Tuesday, March 27, 2007

Putting a Java pogram to sleep

For a good night's sleep wear comfortable loose clothes, do not consume coffee or tea after 6:00 PM, and read something relaxing before going to bed. Old hat.

ok that's cool, but what if you want to put your Java Thread to sleep? Before Java SE 5, the most common way to put threads to sleep was by calling the sleep() method.


System.out.println("Sleeping for 150 ms");
Thread.sleep(150);
System.out.println("Sleeping for 2 seconds");
Thread.sleep(1000);
System.out.println("Sleeping for 50 nanoseconds");
Thread.sleep(050);
Java2html

 

 

The sleep() method takes a long parameter that  represents the milliseconds we want the thread to sleep. If the time we want our thread to sleep can be easily represented in ms, then this method works out well, but if we want the thread to sleep for some seconds then we have to perform the conversion manually. Even worse, if we want the thread to sleep for nanoseconds, then we have to use the confusing sleep() method that takes 2 parameters as shown in the code above. Such code is not very readable.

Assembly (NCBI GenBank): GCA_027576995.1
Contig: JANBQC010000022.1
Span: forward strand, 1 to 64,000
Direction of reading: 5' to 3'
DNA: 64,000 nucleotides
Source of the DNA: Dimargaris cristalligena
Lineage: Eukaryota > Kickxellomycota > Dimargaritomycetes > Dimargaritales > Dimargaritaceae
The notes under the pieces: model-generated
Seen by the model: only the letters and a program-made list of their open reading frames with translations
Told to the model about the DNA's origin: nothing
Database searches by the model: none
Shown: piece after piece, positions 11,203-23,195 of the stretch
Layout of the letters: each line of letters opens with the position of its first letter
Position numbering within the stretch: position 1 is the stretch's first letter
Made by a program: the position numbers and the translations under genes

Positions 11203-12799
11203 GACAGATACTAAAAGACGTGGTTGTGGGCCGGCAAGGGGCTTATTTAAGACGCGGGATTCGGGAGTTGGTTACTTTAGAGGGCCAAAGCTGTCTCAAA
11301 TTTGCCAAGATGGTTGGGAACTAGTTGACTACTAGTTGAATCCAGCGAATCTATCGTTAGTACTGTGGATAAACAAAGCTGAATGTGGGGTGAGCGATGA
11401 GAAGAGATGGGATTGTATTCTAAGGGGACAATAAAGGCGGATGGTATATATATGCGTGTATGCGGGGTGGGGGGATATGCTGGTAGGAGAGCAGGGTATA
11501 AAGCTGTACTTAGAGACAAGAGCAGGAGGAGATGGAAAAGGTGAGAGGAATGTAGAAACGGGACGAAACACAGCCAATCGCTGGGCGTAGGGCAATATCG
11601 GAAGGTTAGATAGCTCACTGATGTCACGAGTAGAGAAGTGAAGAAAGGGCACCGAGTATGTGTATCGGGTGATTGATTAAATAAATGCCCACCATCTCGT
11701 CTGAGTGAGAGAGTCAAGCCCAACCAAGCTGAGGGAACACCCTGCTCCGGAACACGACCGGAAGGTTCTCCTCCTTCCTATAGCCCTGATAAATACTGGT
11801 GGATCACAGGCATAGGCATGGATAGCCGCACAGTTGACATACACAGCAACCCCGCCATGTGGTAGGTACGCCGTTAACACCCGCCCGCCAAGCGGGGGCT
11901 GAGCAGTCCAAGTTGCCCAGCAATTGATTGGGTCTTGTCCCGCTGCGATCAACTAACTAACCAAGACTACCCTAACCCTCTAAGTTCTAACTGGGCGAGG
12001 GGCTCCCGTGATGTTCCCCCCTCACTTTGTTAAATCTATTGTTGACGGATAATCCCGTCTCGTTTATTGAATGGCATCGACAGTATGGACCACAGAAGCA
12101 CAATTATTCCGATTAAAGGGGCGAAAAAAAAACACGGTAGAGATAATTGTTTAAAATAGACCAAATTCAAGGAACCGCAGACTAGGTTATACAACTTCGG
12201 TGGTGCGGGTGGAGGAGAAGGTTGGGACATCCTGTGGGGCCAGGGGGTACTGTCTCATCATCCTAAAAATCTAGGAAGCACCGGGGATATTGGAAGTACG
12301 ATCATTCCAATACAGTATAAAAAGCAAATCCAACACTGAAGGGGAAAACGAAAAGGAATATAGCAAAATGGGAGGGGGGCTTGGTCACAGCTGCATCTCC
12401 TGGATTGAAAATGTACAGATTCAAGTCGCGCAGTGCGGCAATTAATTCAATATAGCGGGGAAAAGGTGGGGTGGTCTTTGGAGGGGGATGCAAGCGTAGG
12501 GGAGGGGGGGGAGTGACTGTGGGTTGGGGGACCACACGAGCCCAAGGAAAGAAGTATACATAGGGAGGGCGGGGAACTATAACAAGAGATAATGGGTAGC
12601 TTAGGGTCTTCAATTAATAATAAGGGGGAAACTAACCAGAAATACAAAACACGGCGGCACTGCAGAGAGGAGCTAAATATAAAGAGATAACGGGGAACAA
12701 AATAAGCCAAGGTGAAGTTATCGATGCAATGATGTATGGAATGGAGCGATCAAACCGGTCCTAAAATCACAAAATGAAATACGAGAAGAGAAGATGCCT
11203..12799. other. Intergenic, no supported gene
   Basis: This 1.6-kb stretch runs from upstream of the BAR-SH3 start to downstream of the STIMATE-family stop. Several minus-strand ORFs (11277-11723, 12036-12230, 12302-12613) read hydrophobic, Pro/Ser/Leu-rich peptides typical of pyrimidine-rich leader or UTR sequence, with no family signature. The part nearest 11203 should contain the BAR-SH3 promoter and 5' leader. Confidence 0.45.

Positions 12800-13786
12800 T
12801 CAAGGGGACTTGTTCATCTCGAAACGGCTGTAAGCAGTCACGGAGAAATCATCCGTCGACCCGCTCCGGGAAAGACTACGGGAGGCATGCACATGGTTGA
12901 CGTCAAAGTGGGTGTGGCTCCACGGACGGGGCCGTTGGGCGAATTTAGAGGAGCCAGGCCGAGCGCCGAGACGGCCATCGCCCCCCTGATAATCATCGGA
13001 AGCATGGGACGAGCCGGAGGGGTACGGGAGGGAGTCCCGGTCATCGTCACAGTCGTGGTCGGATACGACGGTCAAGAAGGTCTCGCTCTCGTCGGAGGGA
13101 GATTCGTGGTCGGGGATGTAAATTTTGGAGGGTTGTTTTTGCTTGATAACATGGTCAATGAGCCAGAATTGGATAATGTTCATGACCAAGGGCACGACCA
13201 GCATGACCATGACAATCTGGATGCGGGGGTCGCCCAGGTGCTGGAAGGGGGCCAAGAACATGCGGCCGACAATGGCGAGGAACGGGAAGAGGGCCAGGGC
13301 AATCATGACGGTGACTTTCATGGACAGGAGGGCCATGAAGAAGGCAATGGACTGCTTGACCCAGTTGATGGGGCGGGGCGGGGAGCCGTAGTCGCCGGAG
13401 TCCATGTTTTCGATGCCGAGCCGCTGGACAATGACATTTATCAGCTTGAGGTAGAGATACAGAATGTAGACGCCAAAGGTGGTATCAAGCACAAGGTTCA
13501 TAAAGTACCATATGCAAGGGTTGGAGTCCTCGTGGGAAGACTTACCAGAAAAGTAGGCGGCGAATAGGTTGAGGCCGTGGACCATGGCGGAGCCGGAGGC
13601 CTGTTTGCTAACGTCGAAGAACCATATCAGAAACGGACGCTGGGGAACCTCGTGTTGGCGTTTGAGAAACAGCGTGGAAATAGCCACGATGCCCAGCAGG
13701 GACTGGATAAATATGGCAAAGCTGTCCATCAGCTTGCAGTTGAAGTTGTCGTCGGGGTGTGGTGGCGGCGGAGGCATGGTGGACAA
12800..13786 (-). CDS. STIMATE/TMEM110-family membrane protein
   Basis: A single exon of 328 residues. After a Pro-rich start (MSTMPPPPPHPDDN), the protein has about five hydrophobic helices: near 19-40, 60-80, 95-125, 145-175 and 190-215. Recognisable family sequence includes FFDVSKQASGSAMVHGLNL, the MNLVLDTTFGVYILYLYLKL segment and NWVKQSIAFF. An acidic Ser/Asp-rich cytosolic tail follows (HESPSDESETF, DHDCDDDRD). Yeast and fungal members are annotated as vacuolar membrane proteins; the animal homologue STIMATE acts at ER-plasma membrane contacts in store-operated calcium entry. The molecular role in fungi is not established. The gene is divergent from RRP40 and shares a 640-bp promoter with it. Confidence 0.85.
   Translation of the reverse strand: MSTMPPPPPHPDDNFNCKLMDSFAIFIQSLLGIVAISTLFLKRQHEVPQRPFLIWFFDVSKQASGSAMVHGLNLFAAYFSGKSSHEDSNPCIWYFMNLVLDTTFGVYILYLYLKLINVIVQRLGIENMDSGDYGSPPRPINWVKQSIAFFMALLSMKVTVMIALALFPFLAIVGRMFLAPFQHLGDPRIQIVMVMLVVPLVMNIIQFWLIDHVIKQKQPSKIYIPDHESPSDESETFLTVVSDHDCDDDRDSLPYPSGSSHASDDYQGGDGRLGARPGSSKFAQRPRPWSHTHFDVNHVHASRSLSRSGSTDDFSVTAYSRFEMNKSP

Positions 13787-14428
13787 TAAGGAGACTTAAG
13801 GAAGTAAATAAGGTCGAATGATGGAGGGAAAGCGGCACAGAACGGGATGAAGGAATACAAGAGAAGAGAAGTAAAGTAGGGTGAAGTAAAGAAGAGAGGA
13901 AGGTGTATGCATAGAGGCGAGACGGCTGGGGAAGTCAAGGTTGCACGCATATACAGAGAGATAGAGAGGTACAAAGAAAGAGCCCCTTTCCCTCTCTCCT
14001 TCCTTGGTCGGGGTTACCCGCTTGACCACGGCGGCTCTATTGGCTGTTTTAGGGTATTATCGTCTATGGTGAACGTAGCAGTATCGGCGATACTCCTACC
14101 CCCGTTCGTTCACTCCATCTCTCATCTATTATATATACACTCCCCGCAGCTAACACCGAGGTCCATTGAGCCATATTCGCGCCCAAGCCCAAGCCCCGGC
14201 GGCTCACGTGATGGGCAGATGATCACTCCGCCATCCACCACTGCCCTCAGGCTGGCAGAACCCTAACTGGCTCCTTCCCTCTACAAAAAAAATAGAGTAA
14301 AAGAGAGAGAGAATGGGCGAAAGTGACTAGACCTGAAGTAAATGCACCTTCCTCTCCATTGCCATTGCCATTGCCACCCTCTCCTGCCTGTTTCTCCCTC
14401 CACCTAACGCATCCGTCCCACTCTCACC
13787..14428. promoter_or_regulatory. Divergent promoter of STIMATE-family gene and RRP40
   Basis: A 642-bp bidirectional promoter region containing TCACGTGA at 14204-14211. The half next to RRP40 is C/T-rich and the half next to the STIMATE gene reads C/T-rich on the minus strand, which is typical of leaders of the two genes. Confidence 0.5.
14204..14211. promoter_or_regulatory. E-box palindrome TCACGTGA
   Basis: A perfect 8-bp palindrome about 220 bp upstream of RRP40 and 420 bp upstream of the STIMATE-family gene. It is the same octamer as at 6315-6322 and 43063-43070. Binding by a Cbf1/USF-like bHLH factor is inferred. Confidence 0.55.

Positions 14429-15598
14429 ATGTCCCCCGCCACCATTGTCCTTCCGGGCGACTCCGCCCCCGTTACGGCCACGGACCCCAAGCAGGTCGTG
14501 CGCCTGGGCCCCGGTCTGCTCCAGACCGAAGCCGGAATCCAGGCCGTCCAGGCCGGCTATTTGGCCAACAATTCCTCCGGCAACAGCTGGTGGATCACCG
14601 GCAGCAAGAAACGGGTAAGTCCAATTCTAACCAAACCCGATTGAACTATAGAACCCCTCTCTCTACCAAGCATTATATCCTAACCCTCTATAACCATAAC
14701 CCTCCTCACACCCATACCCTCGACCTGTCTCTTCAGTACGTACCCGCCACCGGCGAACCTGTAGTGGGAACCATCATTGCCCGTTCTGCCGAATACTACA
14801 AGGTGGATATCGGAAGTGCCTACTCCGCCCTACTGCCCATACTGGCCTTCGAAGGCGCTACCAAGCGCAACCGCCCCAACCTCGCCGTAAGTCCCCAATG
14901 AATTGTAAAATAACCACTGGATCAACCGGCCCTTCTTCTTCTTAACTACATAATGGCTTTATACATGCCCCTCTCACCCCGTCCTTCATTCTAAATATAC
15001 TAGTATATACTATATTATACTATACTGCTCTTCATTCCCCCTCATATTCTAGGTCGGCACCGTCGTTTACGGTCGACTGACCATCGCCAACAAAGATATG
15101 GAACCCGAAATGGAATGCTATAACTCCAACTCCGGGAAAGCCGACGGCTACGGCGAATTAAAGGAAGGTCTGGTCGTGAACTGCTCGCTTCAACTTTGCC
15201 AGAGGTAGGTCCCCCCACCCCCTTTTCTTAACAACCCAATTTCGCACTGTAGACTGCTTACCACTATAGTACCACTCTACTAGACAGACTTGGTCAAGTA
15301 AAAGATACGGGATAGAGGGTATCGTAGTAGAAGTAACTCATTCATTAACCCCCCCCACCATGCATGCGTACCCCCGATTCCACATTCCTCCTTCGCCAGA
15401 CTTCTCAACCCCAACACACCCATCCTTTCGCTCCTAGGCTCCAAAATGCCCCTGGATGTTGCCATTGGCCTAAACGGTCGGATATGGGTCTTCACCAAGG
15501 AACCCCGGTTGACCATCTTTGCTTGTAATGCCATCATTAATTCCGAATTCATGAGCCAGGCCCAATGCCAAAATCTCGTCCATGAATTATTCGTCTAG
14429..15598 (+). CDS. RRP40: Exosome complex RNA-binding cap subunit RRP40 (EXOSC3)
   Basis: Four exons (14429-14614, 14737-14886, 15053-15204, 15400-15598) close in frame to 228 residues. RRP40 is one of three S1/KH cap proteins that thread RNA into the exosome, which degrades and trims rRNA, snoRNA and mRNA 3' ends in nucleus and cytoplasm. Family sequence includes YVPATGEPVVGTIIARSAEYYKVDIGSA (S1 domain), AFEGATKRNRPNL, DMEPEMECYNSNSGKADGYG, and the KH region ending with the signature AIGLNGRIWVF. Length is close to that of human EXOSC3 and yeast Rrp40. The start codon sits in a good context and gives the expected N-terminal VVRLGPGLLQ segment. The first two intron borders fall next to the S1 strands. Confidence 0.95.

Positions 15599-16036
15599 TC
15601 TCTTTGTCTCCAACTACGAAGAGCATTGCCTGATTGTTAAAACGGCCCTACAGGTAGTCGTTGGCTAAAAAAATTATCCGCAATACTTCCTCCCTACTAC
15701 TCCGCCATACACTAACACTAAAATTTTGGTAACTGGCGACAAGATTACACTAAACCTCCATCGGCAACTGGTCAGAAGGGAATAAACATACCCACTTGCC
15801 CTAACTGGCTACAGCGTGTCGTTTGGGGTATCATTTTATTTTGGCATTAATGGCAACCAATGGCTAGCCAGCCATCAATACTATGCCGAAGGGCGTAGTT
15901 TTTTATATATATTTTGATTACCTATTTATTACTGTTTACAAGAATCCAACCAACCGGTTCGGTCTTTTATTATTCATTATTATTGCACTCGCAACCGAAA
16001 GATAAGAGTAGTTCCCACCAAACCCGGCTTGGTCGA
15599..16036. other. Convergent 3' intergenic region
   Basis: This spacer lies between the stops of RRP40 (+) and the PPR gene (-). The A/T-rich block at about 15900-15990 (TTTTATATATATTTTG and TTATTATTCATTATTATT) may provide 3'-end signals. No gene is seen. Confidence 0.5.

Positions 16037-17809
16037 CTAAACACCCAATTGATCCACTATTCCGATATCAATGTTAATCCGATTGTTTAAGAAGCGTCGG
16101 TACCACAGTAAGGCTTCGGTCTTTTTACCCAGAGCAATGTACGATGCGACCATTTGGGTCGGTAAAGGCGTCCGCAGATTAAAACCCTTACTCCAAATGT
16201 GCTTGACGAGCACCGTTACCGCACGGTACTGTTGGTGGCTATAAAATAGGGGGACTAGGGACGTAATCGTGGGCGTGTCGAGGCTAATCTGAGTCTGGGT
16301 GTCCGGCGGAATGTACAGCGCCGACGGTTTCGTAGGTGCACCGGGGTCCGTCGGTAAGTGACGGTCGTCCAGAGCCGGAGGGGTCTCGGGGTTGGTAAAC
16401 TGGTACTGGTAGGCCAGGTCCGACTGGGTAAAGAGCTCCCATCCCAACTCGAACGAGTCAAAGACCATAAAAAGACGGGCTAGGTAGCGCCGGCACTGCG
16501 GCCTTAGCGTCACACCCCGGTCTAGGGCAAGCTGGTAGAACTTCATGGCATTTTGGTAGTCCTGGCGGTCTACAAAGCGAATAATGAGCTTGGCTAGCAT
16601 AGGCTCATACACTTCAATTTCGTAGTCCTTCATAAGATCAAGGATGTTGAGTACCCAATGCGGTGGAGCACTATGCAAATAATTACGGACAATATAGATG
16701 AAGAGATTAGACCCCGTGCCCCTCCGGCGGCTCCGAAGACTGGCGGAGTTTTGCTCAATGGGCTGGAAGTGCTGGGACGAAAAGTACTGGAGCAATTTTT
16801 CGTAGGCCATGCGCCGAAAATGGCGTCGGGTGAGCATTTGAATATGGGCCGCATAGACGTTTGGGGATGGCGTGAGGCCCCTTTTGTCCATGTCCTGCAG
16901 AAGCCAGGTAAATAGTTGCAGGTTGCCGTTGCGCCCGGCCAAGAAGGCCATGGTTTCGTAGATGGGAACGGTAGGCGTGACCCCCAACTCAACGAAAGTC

Java SE 5 gives us better readability in the form of the TimeUnit class. TimeUnit is an enum that has defines constants for DAYS, HOURS, MICROSECONDS, MILLISECONDS, MINUTES, NANOSECONDS,  and SECONDS. TimeUnit also has a sleep() method which we can call on the appropriate constant to put the thread to sleep for the number of specified units.


System.out.println("Sleeping for 150 ms");
TimeUnit.MILLISECONDS.sleep(150);
System.out.println("Sleeping for 2 seconds");
TimeUnit.SECONDS.sleep(2);
System.out.println("Sleeping for 50 nanoseconds");
TimeUnit.NANOSECONDS.sleep(50);
Java2html

 

 

Besides this TimeUnit also provides methods for converting values among different time units. Using the TimeUnit enum is definetely preffered over using Thread.sleep() if you are using Java SE 5.

There is one line in the above code samples that I am not sure will work correctly. By "work correctly" I do not mean it will cause a compiler error, but it may not work as promised. Can anyone point out which line?

Discuss this post in the learning forum.



Note: This text was originally posted on my earlier blog at http://www.adaptivelearningonline.net

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